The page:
World-famous gun makers cite PNP’s tough weapons standard

November 18, 2019

TOUGH standard used by Philippine National Police (PNP) in its weapons purchases have made world-famous gun manufacturers boast that other countries’ police forces should adopt those rigorous purchases standards too, Journal Group learned yesterday.

“Our standard 20,000 endurance test is now a byword in the international community since other countries only require 6,000 to 10,000 ammo tests. I’m happy to say that these foreign weapons manufacturers are now considering adoption of our weapons’ standard,” said PNP Director for Logistics, Major General Edwin C. Roque.

The strict PNP weapons’ standard has attracted the attention of suppliers from Turkey, Brazil, Israel, China and the United States.

The PNP has one of the toughest firearm quality tests, the Journal Group learned. As part of the bidding requirement, firearms’ suppliers are required to submit a random sample of their product to tests which include dropping a loaded firearm two meters above the ground, the so-called ‘salt test,’ the ‘mud test’ and the ‘water immersion test.

The ‘drop,’ ‘salt,’ water’ and ‘mud’ tests are all part of the series of tests aimed at testing the quality of the assault rifles and semi-automatic pistols being offered for sale. Proponents need to demonstrate that the firearms still can fire despite being subjected to those adverse conditions.

The 20,000 endurance test is undertaken for the gun to fire 20,000 live ammunition non-stop before being subjected to a metallurgy test to determine if cracks on the guns’ main parts developed as a result of the adverse condition.

Roque said that the weapons being subjected to adverse and endurance tests are picked from the main bulk of the products to be sold. To illustrate, he said that if there are 4,000 guns to be procured, 200 of them are being randomly picked with two subjected to the quality tests.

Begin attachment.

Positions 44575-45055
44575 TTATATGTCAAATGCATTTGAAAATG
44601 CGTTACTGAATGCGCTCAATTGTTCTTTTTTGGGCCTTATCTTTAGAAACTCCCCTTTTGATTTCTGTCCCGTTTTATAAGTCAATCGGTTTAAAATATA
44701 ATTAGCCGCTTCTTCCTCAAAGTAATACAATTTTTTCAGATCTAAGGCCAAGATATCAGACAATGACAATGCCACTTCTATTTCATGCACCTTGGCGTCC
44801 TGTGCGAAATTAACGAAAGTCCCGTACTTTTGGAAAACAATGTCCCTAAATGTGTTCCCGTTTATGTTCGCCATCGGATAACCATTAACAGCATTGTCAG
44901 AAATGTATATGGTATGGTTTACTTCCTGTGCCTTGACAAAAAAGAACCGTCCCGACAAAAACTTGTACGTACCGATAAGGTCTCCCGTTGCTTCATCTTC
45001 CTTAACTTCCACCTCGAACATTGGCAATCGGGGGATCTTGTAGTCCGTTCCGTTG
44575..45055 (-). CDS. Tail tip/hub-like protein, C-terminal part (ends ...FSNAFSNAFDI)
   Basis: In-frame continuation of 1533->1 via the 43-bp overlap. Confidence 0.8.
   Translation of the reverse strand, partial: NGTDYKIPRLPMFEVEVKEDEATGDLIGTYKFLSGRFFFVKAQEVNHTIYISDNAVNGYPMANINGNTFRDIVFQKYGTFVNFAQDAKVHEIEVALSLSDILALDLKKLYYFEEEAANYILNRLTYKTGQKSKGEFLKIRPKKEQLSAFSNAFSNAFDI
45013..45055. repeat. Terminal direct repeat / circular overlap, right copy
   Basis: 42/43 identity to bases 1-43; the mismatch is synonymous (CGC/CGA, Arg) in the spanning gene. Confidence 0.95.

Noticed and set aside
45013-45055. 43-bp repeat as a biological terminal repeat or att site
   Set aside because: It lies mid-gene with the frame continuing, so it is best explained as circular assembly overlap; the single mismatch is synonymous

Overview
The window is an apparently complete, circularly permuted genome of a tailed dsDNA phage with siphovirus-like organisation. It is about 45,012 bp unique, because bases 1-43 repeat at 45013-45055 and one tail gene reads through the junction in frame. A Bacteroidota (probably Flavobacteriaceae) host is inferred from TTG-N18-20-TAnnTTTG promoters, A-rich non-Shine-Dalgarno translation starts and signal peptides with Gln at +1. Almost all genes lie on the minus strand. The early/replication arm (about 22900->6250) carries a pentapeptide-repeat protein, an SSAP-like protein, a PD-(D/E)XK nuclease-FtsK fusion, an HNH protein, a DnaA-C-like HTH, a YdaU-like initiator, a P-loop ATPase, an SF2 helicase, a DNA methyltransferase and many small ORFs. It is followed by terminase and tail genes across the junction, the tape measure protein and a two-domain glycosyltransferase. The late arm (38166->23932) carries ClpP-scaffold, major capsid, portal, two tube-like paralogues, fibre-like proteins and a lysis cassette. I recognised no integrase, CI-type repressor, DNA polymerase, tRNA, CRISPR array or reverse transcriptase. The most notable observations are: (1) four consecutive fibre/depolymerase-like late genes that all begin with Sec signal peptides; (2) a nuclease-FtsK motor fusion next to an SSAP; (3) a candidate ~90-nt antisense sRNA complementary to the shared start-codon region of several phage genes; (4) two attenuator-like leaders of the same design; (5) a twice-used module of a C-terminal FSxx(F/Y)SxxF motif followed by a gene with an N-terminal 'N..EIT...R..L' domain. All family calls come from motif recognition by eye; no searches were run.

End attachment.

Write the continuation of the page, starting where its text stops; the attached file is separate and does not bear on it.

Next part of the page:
“We believe that the new weapons we have procured will outlive their end-users that they will still be working efficiently even though their first users have long retired. If there would be any problem, it would be just some broken gun sights or springs,” Roque said.

PNP Officer-in-Charge Lieutenant General Archie Francisco F. Gamboa yesterday led the unveiling at Camp Crame of more than P3 billion worth of brand-new equipment including two training helicopters, patrol vehicles and trucks and pistols, automatic rifles and machineguns needed by the force in its anti-criminality and anti-terror and insurgency campaign.

The pieces of equipment were procured by the PNP under its Capability Enhancement Program for Calendar Years 2012, 2013, 2014, 2015, 2016, 2018 and 2019 with a total contract price of P33,030,928,724.01, said PNP Director for Comptrollership and the head of the National Headquarters Bids and Awards Committee, Major General Jose Ma. Victor DF Ramos.